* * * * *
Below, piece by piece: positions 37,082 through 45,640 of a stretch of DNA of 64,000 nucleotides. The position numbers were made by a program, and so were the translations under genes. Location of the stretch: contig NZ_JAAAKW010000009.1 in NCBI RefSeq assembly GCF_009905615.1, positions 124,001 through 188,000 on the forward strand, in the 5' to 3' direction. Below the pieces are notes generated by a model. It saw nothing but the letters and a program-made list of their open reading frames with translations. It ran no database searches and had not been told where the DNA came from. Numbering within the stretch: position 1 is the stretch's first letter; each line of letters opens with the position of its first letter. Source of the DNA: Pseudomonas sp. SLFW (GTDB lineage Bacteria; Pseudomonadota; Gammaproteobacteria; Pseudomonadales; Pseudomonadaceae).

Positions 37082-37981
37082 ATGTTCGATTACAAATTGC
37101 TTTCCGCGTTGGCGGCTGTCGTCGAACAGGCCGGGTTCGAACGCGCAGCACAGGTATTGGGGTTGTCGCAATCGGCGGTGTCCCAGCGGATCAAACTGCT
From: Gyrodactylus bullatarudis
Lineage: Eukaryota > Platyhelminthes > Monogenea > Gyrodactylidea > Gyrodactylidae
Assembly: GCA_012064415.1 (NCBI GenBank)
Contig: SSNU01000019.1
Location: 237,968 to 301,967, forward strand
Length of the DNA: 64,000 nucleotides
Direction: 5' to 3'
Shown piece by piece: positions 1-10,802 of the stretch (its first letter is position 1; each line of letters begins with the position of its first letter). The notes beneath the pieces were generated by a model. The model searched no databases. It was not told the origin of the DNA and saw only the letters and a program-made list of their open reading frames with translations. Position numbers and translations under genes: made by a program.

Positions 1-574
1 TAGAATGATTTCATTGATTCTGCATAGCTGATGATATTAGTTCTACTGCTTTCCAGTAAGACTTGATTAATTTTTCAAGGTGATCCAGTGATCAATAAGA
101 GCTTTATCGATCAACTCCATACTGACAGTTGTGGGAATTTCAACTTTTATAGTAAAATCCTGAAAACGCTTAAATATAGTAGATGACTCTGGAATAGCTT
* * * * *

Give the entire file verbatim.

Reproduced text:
Below, piece by piece: positions 37,082 through 45,640 of a stretch of DNA of 64,000 nucleotides. The position numbers were made by a program, and so were the translations under genes. Location of the stretch: contig NZ_JAAAKW010000009.1 in NCBI RefSeq assembly GCF_009905615.1, positions 124,001 through 188,000 on the forward strand, in the 5' to 3' direction. Below the pieces are notes generated by a model. It saw nothing but the letters and a program-made list of their open reading frames with translations. It ran no database searches and had not been told where the DNA came from. Numbering within the stretch: position 1 is the stretch's first letter; each line of letters opens with the position of its first letter. Source of the DNA: Pseudomonas sp. SLFW (GTDB lineage Bacteria; Pseudomonadota; Gammaproteobacteria; Pseudomonadales; Pseudomonadaceae).

Positions 37082-37981
37082 ATGTTCGATTACAAATTGC
37101 TTTCCGCGTTGGCGGCTGTCGTCGAACAGGCCGGGTTCGAACGCGCAGCACAGGTATTGGGGTTGTCGCAATCGGCGGTGTCCCAGCGGATCAAACTGCT
From: Gyrodactylus bullatarudis
Lineage: Eukaryota > Platyhelminthes > Monogenea > Gyrodactylidea > Gyrodactylidae
Assembly: GCA_012064415.1 (NCBI GenBank)
Contig: SSNU01000019.1
Location: 237,968 to 301,967, forward strand
Length of the DNA: 64,000 nucleotides
Direction: 5' to 3'
Shown piece by piece: positions 1-10,802 of the stretch (its first letter is position 1; each line of letters begins with the position of its first letter). The notes beneath the pieces were generated by a model. The model searched no databases. It was not told the origin of the DNA and saw only the letters and a program-made list of their open reading frames with translations. Position numbers and translations under genes: made by a program.

Positions 1-574
1 TAGAATGATTTCATTGATTCTGCATAGCTGATGATATTAGTTCTACTGCTTTCCAGTAAGACTTGATTAATTTTTCAAGGTGATCCAGTGATCAATAAGA
101 GCTTTATCGATCAACTCCATACTGACAGTTGTGGGAATTTCAACTTTTATAGTAAAATCCTGAAAACGCTTAAATATAGTAGATGACTCTGGAATAGCTT